Between May 2003 and May 2005 fifty six patients with obstruction of the aortic valve, ascending aorta, aortic arch and descending aorta were studied. Aortic valve obstruction was considered to be an obstruction produced by alterations in the number and morphology of the aortic leaflets, in the dimensions of the fibrous ring, thickening of the leaflets and fusion of commissures. Supravalvular aortic obstruction was defined as narrowing of the lumen immediately above the valve. This last could be localized or diffuse and involve the ascending aorta or portions of the aortic arch. Coarctation was defined as a narrowing of the descending aorta.
Transthoracic and/or transesophageal echocardiography was performed on all patients using Hewlett Packard Sonos 5500 equipment with an S3 transthoracic probe and a multiplane transesophageal probe. In some cases, particularly for cases of bicuspid aorta, sections were acquired for three-dimensional off-line reconstruction.
Aortic valve obstructions were visualized in short axis sections at the level of the great arteries, while supravalvular obstructions of the ascending aorta were assessed in parasternal long axis images. Suprasternal sections were used to view obstructions of the aortic arch and descending aorta.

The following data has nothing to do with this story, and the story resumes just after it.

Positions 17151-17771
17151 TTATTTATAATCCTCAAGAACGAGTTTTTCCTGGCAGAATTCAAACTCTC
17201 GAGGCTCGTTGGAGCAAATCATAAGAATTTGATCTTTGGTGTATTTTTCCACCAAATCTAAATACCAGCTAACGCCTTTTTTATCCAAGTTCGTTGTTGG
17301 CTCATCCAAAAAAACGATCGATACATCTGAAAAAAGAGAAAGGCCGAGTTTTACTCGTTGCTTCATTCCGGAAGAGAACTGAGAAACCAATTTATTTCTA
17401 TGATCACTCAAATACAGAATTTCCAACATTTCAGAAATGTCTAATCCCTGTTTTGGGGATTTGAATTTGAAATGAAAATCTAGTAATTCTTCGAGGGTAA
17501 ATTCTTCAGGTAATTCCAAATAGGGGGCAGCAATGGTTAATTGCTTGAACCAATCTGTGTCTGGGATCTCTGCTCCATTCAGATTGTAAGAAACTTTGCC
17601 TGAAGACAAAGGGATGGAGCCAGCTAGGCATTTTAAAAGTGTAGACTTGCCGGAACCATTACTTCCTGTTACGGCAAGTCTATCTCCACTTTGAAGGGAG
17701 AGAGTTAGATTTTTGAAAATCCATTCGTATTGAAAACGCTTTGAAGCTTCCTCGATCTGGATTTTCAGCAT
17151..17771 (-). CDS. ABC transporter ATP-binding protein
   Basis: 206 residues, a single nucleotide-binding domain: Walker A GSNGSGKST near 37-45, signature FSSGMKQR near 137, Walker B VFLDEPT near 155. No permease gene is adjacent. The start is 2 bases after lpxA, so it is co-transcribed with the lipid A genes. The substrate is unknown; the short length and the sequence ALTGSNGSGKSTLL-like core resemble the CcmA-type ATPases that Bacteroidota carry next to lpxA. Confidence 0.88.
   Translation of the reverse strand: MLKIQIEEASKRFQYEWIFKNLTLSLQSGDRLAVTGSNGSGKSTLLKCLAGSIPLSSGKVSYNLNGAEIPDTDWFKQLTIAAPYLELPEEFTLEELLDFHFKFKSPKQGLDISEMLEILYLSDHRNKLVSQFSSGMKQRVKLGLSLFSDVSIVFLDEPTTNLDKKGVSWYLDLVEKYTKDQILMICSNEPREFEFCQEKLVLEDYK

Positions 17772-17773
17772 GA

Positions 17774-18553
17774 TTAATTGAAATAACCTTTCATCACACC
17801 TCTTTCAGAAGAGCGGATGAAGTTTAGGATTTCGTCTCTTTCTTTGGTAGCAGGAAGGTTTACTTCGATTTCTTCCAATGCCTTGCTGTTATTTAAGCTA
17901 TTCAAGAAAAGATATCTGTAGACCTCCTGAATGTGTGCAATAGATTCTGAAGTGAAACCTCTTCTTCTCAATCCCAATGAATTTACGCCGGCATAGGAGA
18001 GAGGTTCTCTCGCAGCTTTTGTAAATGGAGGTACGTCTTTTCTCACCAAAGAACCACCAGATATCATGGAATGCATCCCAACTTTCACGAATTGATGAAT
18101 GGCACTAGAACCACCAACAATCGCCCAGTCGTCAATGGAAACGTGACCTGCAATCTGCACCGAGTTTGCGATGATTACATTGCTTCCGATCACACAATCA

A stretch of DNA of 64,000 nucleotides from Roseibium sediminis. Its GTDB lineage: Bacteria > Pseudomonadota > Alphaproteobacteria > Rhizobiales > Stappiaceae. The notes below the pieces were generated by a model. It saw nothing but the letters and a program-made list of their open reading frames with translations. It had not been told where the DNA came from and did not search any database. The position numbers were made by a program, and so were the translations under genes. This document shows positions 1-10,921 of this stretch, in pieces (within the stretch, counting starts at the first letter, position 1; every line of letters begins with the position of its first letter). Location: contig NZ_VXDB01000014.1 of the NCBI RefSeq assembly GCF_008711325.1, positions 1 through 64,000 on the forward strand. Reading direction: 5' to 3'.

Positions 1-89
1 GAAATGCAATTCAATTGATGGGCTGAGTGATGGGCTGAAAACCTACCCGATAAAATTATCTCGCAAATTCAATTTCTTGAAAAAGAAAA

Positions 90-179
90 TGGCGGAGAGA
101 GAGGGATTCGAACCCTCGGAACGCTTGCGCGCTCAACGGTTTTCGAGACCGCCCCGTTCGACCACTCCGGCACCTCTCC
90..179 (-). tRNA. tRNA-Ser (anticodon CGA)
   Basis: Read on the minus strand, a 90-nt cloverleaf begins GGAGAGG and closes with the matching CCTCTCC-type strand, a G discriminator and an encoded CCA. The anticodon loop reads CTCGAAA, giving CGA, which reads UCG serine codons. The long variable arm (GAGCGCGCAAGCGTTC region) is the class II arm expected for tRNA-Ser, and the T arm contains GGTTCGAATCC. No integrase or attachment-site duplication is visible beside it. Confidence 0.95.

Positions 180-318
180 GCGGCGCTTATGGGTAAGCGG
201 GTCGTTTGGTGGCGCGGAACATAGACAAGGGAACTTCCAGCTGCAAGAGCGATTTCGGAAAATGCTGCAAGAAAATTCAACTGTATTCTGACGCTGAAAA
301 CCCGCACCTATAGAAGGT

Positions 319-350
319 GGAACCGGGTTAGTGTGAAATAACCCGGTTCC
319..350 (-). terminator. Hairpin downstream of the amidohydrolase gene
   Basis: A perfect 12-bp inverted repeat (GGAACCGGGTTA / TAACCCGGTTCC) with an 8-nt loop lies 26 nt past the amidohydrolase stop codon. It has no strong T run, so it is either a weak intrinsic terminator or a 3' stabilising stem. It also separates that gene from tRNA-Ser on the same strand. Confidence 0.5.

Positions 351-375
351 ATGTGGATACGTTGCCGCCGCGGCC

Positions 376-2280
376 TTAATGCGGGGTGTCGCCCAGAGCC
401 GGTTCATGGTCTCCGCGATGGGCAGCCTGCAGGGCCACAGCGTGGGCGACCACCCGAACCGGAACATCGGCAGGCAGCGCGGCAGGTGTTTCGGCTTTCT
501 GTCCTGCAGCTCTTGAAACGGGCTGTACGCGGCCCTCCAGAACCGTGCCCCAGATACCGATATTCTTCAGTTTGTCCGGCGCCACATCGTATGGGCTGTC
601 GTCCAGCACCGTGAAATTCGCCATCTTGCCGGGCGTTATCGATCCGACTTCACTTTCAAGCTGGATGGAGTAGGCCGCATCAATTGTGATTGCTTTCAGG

In cases of poor visualization, especially in aortic valve and ascending aorta, transesophageal technique was utilized at 30–50° and 120–130°.
Off-line three-dimensional reconstruction of transesophageal images was performed by taking sections every 2° from 0° to 180° with electrocardiographic and respiratory synchronization. The data from sections in the region of interest were stored in optic discs and later transferred to a computer containing software for three-dimensional off-line reconstruction (Echo-scan, version 3.1, TomTec Gmb H, Munich, Germany), as described before .
In addition, the morphological findings of 40 heart specimens with different types of aortic obstruction from the Institute's Department of Embryology were analyzed. Each specimen was described following the guidelines of the segmental sequential system used in the diagnosis of congenital heart disease . These were atrial situs, atrioventricular and ventriculoarterial connections, morphology of atrioventricular valves, obstructions of the aortic valve, ascending aorta, aortic arch and descending aorta, as well as morphological characteristics of the ventricles, including the ventricular septum. The morphologic features of equivalent heart specimens were compared with the corresponding patient's echocardiographic images to provide the anatomic bases of the latter.